aka "how to scare my family into stopping publishing their life online?"
I do not publish personal photos / opinions publicly online as a rule. I never gave hard thoughts about that but I believe that one should either explicitly put information to the world (typically professional data such as LinkedIn), or do not put anything. Again, this is a personal subjective opinion.
My (extended) family does publish stuff online, though. This is not obviously dangerous information (nudes, drunken parties), nor strong political/philosophical/religious/ethical standpoints. What they put online falls roughly in the categories of
- we are on vacation, look how happy we are (1)
- look at this cat (2)
- my children are cute (3)
The risks I can imagine for the various categories are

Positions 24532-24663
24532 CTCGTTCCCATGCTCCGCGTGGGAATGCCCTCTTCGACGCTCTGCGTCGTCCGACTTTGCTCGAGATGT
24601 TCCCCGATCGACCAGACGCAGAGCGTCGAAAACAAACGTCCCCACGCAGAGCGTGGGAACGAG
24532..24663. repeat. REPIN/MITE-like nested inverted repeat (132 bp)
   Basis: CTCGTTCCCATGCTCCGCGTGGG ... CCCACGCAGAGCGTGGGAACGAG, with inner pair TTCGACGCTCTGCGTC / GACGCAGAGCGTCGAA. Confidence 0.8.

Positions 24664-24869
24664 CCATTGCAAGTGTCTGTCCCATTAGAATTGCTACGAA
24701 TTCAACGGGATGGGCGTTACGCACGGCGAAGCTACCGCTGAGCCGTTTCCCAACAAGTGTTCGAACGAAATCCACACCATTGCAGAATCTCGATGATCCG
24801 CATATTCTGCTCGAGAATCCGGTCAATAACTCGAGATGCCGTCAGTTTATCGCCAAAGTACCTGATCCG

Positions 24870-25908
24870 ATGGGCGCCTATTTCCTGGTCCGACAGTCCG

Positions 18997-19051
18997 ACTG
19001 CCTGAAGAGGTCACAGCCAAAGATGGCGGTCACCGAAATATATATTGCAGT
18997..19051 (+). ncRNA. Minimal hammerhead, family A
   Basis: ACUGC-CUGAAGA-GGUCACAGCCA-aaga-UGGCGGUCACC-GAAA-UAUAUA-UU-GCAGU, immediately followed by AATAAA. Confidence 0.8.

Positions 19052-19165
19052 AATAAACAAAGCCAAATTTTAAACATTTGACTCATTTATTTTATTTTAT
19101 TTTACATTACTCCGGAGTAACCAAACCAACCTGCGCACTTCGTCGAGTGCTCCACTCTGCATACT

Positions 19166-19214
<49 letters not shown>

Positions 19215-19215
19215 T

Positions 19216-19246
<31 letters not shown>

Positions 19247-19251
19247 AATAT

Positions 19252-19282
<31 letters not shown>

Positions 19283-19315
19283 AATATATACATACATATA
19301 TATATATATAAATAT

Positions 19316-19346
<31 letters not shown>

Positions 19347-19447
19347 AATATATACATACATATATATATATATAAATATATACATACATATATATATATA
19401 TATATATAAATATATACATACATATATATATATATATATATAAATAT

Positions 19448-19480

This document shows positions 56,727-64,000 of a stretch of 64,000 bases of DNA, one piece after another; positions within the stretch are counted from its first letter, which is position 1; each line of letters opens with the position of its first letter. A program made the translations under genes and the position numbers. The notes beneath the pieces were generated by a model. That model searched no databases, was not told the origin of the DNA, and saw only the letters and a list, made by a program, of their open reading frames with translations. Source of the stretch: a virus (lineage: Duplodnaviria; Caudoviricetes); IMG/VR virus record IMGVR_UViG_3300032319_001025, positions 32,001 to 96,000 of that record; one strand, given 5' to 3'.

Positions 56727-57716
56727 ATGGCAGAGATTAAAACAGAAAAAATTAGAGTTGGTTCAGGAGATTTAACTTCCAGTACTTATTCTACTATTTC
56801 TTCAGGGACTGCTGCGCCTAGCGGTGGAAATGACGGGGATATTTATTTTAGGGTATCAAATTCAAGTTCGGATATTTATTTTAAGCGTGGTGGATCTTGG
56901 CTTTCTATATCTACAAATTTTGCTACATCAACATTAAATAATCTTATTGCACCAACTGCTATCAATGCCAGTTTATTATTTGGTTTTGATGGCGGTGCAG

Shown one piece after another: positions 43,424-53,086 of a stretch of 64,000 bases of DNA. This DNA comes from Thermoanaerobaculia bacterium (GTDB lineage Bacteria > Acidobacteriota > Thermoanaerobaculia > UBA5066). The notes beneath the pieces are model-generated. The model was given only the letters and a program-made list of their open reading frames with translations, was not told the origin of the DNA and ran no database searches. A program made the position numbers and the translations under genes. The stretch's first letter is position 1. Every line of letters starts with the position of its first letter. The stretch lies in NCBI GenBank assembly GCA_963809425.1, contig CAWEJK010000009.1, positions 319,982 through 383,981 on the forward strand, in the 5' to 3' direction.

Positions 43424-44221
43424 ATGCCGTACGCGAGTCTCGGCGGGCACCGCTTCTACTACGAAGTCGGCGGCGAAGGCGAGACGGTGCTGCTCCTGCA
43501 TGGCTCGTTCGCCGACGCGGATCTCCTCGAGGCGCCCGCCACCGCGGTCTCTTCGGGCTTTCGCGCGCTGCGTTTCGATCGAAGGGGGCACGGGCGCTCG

(1): "we are not at home, burglars welcome".
This assumes that their address is known (this is not a directly available information, though possibly available through reverse-engineering of some photos which may have some recognizable landscapes, or maybe GPS information) - but not pleaserobme.com-level known.
The fact that there is nobody home is also visible through casual observation of the house so it would be much easier to target them that way than to do some state-sponsored invigilation.
(2): no risk beside understandable social ostracism
(3): "paedophiles everywhere" or "they will track them down and abduct them"
This is a possibility but I am not sure that the fact that an image is online particularly increases the risk. Children go outside on their own, they can be observed, etc. Their children are also not particularly good looking or come form a wealthy family so there is no more risk on them than on somebody else.
Generally speaking, I am looking for elements (data points) which would show that online presence increases physical risks.
I am specifically not interested in digital tracking which brings in targeted advertising or similar soft threats - except if they bring in a physical components.